Although I am generally for the “unbundling” of the various roles played by the journal, I think this actually could have bad results. There currently is a stupendous amount of academic writing being produced, and only a tiny fraction of it can be read carefully by thoughtful people. Folks are fighting for the attention of their colleagues, and most papers are not worth it. Right now, if you think you have a good result you can submit to a high-impact journal, and there is at least a chance that the editor will send it out for review, and at least two reasonably qualified referees will be forced to read it. If they decide your paper is important, it gets published in a way that marks its importance.

But consider the alternate universe, where everything correct just goes up on the arXiv, and ex post facto certifications are applied to work that someone important later decides is super interesting. In this case, an article is not guaranteed to get any qualified readers at all. Rather, new articles will be read or not read based on some combination of author prestige, abstract salesmanship, and the amplification of initial random noiseTo explain the latter: In any given set of papers with indistinguishable external features, some will get read and others won’t by chance.[continue reading]

GitWikXiv follow-up: A path to forkable papers

[Other posts in this series: 1,2,3.]

I now have a more concrete idea of some of the pie-in-the-sky changes I would like to see in academic publishing in the long term. I envision three pillars:

  • “Scientifica”: a linked, universally collaborative document that takes the reader from the most basic introductory concepts to the forefront of research.Edit 2016-4-22: I am embarrassed that I did not make it clear when this was initially posted that the Scientifica idealization is mostly a product of Godfrey Miller. Hopefully he didn’t notice…a   Imagine a Wikipedia for all of science, maintained by researchers. Knowen and Scholarpedia are early prototypes, although I believe a somewhat stronger consensus mechanism akin to particle physics collaborations will be necessary.
  • ArXiv++: a central repository of articles that enables universal collaboration through unrestricted forking of papers. This could arise by equipping the arXiv with an open attribution standard and moving toward a copyleft norm (see below).
  • Discussion overlay: There is a massive need for quick, low-threshold commentary on articles, although I have fewer concrete things to say about this at the moment. For the time being, imagine that each arXiv article accumulated nestedNested comments are just comments that allow comment-specific replies, organized in a hierarchy; see here for a visual example.b   comments (or other annotations) that the reader could choose to view or suppress, and which could be added to with the click of a button.

The conceptual flow here is that bleeding-edge research is documented on the arXiv, is discussed on the overlay, and — when it has been hashed out through consensus — it is folded into Scientifica.… [continue reading]

GitWikXiv follow-up: An open attribution standard?

[Other posts in this series: 1,2,4.]

My GitWikXiv post on making the academic paper universally collaborative got a lot of good comments. In particular, I recommend reading Ivar Martin, who sees a future of academic writing that is very different from what we have now.

Along a slightly more conventional route, the folks working on Authorea made a good case that they have several of the components that are needed to allow universal collaboration, and they seem to have a bit of traction.More generally, the comments on the post gave me the impression that lots of people are working on tools, but not many people are working on open standards. (This isn’t surprising, since software tools are a lot easier to develop by a handful of people.) It may be that a lot of the social/cultural obstacles (in contrast to technical ones), that we all seem to agree are the most difficult, aren’t actually mental problems so much as coordination problems. In other words, it might not have anything to do with old researchers being set in their ways as much as tragedy-of-the-commons-type obstacles. So maybe there should be more focus on open standards like ORCID, smart citations, data accessibility, and an attribution standard like I discuss here.a   I was asked what it would take to solve the remaining problems by my lights, and I sketched a hypothetical way to let Authorea (which is a for-profit company) interface with the arXiv to enable universal collaboration with proper attribution. The key step would be the introduction of an attribution open file standard that could be agreed upon by the academic community, and especially by the arXiv advisory board.… [continue reading]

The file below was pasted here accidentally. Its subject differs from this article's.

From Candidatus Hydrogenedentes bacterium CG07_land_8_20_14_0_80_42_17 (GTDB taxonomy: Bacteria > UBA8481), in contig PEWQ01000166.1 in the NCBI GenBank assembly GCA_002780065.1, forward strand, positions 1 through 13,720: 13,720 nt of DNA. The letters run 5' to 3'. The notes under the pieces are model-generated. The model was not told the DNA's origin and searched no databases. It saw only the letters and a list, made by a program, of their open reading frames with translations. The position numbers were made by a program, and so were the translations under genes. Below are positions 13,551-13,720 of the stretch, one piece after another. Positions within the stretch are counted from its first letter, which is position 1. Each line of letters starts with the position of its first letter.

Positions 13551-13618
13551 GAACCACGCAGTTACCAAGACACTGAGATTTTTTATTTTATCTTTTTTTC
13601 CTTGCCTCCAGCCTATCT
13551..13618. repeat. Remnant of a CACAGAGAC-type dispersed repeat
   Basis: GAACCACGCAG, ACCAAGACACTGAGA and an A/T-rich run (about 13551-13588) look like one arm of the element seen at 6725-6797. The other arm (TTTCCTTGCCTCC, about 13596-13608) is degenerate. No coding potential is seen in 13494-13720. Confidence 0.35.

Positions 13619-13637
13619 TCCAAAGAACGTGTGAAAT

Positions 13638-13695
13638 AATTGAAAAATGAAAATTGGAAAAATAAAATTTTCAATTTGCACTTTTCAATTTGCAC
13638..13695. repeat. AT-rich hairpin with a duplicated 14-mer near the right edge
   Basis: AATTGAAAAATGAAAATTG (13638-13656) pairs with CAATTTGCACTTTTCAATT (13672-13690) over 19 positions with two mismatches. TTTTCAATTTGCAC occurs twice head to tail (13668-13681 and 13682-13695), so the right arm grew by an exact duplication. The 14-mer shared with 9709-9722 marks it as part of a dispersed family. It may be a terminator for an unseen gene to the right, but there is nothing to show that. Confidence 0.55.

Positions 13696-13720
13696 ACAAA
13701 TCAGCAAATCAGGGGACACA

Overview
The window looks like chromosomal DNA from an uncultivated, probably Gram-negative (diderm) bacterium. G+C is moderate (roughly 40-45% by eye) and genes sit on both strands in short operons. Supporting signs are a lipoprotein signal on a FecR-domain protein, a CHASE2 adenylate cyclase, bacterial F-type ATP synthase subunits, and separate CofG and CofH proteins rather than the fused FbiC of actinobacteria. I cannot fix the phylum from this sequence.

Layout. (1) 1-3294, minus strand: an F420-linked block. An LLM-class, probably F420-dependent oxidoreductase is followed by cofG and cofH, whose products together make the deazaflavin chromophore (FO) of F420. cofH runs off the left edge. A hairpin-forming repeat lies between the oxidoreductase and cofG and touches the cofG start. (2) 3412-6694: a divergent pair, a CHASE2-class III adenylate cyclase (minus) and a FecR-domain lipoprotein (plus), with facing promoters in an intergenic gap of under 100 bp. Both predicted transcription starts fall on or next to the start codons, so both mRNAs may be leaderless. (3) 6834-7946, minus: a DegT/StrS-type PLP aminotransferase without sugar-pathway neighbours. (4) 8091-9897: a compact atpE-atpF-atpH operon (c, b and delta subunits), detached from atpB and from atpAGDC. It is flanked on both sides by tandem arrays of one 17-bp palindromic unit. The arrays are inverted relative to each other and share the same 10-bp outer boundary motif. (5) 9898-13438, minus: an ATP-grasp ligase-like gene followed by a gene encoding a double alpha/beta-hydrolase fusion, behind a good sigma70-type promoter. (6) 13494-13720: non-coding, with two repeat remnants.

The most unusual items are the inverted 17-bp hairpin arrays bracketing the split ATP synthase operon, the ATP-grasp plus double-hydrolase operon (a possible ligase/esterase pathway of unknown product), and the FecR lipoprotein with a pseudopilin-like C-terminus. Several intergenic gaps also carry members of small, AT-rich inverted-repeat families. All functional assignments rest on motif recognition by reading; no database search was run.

GitWikXiv follow-up: Distinctions in academic tools

[Other posts in this series: 1,3,4.]

In a follow-up to my GitWikXiv post on making the academic paper more collaborative, I’d like to quickly lay out two important distinctions as a way to anchor further discussion.

Revision vs. attribution vs. evaluation

Any system for allowing hundreds of academics to collaborate on new works needs to track and incentivize who contributes what. But it’s key to keep these parts separate conceptually (and perhaps structurally).

  • Revisions are the bare data necessary to reconstruct the evolution of a document through time. This is the well trodden ground of revision control software like GitHub.
  • Attribution is the assigning of credit. At the minimum this includes tagging individual revisions with the name/ID of the revisor(s). But more generally it includes the sort of information that can be found in footnotes (“I thank J. Smith for alerting me to this possibility”), acknowledgements (“We are grateful to J. Doe for discussion”), and author contributions statements (“A. Atkins ran the experiment; B. Bonkers analyzed the data”).
  • Evaluation of the revisions is done to assess how much they are worth. This can be expressed as an upvote (as on StackExchange), as a number of citations or other bibliometric like the h-index, or as being published in a certain venue like Nature.In general I am against most evaluation metrics. I actually think that these metric correlate pretty strongly with academic accomplishment, all else being equal, but I think all else is very not equal, and that the metrics become gamed as soon as you attach incentives to them. For instance, the number of times an actor is mentioned on twitter probably correlates pretty strongly with how good an actor they are, but it drastically underrates broadway actors compared to movie actors, or niche art-film actors compared to Adam Sandler.